U.S. commemorates 50th anniversary of Martin Luther King’s “Dream” speech

WASHINGTON, Aug. 29 (Xinhua) — Tens of thousands of marchers on Wednesday gathered in misty rains on Washington’s National Mall to commemorate Dr. Martin Luther King’s famous “I have a dream” speech given 50 years ago.

While addressing the marchers from a podium erected on the steps in front of the Lincoln Memorial, U.S. President Barack Obama called for courage as the nation faces challenges in securing economic justice for its people, saying economic justice was “our great unfinished business” of the civil rights battle.

“Five decades ago today, Americans came to this honored place to lay claim to a promise made at our founding,” said Obama, as he remembered the inspiration brought by King’s landmark speech.

“Through setbacks and heartbreaks and gnawing doubt, that flame of justice flickered and never died,” said Obama. “America changed for you and for me. And the entire world drew strength from that example.”

The president didn’t stop there. He went on to say the work of civil rights leaders such as King was not complete, as “the arc of the moral universe may bend toward justice, but it doesn’t bend on its own.”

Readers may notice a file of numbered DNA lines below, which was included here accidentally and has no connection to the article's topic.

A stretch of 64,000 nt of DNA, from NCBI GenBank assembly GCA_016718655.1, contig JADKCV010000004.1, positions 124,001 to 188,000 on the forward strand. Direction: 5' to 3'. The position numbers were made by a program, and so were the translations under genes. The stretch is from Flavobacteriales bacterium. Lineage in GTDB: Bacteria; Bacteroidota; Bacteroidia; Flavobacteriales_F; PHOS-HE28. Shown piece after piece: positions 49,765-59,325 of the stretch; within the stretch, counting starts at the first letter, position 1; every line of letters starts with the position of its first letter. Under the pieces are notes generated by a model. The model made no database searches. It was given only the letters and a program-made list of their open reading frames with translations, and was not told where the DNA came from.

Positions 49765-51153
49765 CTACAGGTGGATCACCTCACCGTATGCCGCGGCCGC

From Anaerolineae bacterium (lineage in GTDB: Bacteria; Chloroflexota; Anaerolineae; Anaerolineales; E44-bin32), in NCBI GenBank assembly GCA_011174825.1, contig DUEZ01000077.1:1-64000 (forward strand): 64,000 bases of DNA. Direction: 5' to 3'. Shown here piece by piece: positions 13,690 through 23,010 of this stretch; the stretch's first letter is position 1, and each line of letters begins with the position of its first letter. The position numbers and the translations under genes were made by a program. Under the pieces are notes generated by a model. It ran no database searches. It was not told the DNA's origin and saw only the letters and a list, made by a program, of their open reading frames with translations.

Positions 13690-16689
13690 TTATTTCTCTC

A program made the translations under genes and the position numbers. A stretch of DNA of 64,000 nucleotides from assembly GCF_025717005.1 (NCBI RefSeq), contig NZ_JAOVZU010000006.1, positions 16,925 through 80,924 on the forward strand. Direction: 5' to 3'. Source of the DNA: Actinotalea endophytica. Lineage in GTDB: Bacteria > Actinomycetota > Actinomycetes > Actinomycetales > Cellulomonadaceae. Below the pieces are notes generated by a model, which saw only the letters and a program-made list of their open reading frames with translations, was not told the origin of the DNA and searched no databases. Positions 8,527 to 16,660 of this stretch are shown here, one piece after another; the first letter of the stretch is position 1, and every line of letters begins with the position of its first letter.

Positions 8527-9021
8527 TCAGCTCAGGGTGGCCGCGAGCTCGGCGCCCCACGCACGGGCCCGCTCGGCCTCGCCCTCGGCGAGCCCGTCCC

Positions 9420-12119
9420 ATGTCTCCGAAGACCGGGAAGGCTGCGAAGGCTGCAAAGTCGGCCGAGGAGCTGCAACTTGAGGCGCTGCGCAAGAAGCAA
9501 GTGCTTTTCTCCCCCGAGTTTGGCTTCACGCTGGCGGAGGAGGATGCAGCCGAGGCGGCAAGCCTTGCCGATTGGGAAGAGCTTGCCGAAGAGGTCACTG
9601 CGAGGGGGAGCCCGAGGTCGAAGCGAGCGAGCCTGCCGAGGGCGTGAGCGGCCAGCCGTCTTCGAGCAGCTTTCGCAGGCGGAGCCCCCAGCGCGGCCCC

“The test was not and never has been whether the doors of opportunity are cracked a bit wider for a few. It’s whether our economic system provides a fair shot for the many, for the black custodian and the white steel worker, the immigrant dishwasher and the Native American veteran,” said Obama. “To win that battle, to answer that call, this remains our great unfinished business.”

The marchers also listened to speeches from presidents Bill Clinton and Jimmy Carter, and members of King’s family on the steps of the Lincoln Memorial, the site of King’s address on Aug. 28, 1963.

A bell rang at 3 p.m. EDT (1900 GMT), 50 years to the time after King ended his call of the civil rights movement with the words “Let freedom ring.” King was assassinated in April 1968.

In Los Angeles, the U.S. state of California, more than two dozens of participants also gathered in front of the City Hall to commemorate the landmark civil rights moment.

The event, dubbed as the “Promissory Note Civil Rights Rally,” which was organized by the Capitol Hill National Causus, a Los Angeles-based civil rights organization, featured emotional speeches, singing of patriotic songs, bringing a light yet solemn air to the nearly two-hour gathering.(Xinhua)

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